Page by Page Books
Read Books Online, for Free
Looking Backward From 2000 to 1887 Edward Bellamy

Chapter 9

Page 6 of 6

Table Of Contents: Looking Backward From 2000 to 1887

Previous Page

Previous Chapter

Next Chapter

More Books

"But as you used to supplement the motives of patriotism with the love of glory, in order to stimulate the valor of your soldiers, so do we. Based as our industrial system is on the principle of requiring the same unit of effort from every man, that is, the best he can do, you will see that the means by which we spur the workers to do their best must be a very essential part of our scheme. With us, diligence in the national service is the sole and certain way to public repute, social distinction, and official power. The value of a man's services to society fixes his rank in it. Compared with the effect of our social arrangements in impelling men to be zealous in business, we deem the object-lessons of biting poverty and wanton luxury on which you depended a device as weak and uncertain as it was barbaric. The lust of honor even in your sordid day notoriously impelled men to more desperate effort than the love of money could."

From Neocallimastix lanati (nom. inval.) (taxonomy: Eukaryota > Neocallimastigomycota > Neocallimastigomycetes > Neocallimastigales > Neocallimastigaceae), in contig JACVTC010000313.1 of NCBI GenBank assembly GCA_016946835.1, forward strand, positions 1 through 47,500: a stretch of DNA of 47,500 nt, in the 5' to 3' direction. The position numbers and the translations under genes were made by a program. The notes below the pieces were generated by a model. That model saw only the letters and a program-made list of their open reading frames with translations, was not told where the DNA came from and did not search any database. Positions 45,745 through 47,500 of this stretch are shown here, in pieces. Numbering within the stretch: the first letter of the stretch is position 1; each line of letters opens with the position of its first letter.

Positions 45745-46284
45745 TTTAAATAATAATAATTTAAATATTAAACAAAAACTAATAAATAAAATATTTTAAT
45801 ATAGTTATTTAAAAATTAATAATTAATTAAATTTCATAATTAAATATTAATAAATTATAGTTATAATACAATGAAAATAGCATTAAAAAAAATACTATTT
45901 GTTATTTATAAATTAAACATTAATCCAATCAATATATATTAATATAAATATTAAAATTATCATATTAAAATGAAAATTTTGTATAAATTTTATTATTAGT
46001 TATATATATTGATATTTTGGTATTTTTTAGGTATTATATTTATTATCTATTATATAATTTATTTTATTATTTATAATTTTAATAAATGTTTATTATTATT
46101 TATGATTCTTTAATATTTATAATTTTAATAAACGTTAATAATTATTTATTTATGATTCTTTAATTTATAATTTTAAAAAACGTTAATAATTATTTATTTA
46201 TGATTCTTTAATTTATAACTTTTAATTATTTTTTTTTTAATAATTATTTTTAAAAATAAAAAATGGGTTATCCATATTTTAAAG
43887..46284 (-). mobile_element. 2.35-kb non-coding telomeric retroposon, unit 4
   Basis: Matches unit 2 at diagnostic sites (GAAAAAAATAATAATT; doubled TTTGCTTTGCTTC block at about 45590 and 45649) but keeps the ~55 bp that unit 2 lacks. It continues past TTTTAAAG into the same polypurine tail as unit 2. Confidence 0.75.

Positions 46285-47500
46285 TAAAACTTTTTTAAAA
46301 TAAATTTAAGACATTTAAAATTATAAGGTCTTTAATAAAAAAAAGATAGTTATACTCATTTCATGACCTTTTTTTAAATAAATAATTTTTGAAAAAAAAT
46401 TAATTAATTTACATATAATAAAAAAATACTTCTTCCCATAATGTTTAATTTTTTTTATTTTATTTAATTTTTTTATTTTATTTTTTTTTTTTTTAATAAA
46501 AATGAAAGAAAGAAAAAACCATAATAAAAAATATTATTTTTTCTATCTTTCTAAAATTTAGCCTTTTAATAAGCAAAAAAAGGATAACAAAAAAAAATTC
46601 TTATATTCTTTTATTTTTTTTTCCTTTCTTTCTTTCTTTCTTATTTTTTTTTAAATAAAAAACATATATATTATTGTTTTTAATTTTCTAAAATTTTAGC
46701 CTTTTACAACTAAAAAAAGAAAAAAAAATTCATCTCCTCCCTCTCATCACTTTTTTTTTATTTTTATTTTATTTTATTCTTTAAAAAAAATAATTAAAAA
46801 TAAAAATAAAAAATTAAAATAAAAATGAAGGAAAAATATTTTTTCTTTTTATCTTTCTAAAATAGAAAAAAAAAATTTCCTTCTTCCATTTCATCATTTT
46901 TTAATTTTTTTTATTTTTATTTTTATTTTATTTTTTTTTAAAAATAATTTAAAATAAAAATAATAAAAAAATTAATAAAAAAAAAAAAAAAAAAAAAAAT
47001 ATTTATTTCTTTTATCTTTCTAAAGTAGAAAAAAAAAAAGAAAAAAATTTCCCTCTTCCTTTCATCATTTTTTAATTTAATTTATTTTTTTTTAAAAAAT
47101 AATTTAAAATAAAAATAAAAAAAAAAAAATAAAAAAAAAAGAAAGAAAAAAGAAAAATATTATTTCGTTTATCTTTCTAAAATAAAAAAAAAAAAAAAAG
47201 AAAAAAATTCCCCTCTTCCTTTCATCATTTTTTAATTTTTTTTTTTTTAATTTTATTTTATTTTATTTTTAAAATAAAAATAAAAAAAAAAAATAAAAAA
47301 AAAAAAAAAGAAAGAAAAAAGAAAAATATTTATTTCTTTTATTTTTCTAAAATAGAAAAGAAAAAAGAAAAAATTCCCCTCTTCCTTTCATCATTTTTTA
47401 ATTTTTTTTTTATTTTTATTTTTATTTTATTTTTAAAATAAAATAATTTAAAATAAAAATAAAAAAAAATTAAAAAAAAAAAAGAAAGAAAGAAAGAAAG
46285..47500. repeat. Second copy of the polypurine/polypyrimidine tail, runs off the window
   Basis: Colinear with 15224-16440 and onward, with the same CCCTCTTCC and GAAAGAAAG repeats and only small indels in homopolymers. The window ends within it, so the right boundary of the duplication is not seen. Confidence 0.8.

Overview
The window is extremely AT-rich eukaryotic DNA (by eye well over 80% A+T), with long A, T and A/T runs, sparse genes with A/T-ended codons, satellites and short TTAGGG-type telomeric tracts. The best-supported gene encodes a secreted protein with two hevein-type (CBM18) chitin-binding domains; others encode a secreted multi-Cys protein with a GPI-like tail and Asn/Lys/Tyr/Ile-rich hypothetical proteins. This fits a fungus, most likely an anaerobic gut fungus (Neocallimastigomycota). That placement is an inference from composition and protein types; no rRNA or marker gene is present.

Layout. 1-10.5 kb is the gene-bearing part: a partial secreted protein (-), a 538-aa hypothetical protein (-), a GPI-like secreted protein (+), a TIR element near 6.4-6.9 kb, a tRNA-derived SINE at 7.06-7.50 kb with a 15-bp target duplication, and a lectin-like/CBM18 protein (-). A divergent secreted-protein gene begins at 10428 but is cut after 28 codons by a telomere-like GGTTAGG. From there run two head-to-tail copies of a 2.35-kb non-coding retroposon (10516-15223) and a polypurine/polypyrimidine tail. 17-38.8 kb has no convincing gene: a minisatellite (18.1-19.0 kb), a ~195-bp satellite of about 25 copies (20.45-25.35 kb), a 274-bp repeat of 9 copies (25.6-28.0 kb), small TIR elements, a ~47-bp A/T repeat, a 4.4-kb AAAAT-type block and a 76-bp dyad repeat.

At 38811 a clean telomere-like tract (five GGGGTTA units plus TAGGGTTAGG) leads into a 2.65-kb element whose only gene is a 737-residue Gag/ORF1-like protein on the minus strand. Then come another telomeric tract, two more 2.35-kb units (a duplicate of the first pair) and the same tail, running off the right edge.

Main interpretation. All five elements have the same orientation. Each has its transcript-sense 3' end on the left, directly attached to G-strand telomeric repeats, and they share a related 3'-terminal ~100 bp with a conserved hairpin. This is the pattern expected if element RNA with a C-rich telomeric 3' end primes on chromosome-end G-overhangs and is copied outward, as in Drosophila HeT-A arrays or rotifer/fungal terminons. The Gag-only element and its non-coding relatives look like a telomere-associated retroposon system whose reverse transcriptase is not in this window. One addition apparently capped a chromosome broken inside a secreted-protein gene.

"I should be extremely interested," I said, "to learn something of what these social arrangements are."

"The scheme in its details," replied the doctor, "is of course very elaborate, for it underlies the entire organization of our industrial army; but a few words will give you a general idea of it."

At this moment our talk was charmingly interrupted by the emergence upon the aerial platform where we sat of Edith Leete. She was dressed for the street, and had come to speak to her father about some commission she was to do for him.

We have hundreds more books for your enjoyment. Read them all!

"By the way, Edith," he exclaimed, as she was about to leave us to ourselves, "I wonder if Mr. West would not be interested in visiting the store with you? I have been telling him something about our system of distribution, and perhaps he might like to see it in practical operation."

"My daughter," he added, turning to me, "is an indefatigable shopper, and can tell you more about the stores than I can."

The proposition was naturally very agreeable to me, and Edith being good enough to say that she should be glad to have my company, we left the house together.

Page 6 of 6 Previous Page   Next Chapter
Who's On Your Reading List?
Read Classic Books Online for Free at
Page by Page Books.TM
Looking Backward From 2000 to 1887
Edward Bellamy

Home | More Books | About Us | Copyright 2004